In the meantime the newspapers were read at Sierra Vista, not so much with interest as with anxiety. The women were afraid. Judge Scott pooh– poohed and laughed, but not with reason, for it was in his last days on the bench that Jim Hall had stood before him and received sentence. And in open court–room, before all men, Jim Hall had proclaimed that the day would come when he would wreak vengeance on the Judge that sentenced him.
For once, Jim Hall was right. He was innocent of the crime for which he was sentenced. It was a case, in the parlance of thieves and police, of "rail–roading." Jim Hall was being "rail–roaded" to prison for a crime he had not committed. Because of the two prior convictions against him, Judge Scott imposed upon him a sentence of fifty years.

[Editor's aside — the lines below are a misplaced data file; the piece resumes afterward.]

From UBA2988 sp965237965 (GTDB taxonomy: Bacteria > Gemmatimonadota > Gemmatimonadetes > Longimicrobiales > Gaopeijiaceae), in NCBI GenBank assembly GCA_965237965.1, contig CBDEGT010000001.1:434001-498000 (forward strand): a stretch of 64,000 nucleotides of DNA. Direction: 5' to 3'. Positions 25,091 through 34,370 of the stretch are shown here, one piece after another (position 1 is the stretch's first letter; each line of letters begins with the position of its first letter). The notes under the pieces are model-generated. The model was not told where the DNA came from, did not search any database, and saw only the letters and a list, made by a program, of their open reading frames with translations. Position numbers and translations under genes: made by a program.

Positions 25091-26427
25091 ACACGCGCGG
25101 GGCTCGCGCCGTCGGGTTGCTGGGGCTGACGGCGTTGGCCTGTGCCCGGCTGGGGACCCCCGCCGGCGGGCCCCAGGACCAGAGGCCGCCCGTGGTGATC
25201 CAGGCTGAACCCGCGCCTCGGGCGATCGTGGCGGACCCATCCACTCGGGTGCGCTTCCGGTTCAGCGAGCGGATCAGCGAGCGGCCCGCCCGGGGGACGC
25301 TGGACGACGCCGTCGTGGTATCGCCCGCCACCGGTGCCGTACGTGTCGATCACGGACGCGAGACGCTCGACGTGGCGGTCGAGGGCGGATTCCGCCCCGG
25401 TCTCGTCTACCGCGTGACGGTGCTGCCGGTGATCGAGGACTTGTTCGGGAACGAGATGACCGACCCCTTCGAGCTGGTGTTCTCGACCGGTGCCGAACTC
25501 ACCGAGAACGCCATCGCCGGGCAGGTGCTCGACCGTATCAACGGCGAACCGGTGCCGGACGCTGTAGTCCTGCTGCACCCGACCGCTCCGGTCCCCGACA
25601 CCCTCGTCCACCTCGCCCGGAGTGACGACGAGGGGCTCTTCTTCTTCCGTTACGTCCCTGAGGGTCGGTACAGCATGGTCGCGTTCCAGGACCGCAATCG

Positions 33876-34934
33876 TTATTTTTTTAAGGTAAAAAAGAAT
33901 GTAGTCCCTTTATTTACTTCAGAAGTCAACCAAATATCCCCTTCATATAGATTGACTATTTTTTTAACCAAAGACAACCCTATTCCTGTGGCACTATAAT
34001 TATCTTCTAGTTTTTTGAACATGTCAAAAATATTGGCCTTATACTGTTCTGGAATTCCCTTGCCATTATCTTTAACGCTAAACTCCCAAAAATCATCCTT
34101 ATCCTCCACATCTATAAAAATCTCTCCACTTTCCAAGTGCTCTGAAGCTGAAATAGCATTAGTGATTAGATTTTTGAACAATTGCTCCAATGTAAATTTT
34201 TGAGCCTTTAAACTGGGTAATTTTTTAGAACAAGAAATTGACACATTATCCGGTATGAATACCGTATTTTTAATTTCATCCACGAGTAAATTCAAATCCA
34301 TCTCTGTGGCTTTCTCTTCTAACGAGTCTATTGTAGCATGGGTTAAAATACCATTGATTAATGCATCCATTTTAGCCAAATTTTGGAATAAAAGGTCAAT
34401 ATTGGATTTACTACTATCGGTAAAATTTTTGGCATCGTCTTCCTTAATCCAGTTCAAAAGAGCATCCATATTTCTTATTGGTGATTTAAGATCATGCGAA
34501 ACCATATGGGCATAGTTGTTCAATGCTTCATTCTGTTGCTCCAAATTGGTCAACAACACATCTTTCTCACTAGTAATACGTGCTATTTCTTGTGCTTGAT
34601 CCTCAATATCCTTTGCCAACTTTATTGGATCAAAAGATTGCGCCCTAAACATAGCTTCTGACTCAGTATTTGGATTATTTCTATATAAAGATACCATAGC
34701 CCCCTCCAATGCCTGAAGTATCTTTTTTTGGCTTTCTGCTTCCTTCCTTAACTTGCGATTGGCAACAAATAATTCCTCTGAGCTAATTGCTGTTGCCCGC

Judge Scott did not know all things, and he did not know that he was party to a police conspiracy, that the evidence was hatched and perjured, that Jim Hall was guiltless of the crime charged. And Jim Hall, on the other hand, did not know that Judge Scott was merely ignorant. Jim Hall believed that the judge knew all about it and was hand in glove with the police in the perpetration of the monstrous injustice. So it was, when the doom of fifty years of living death was uttered by Judge Scott, that Jim Hall, hating all things in the society that misused him, rose up and raged in the court–room until dragged down by half a dozen of his blue– coated enemies. To him, Judge Scott was the keystone in the arch of injustice, and upon Judge Scott he emptied the vials of his wrath and hurled the threats of his revenge yet to come. Then Jim Hall went to his living death . . . and escaped.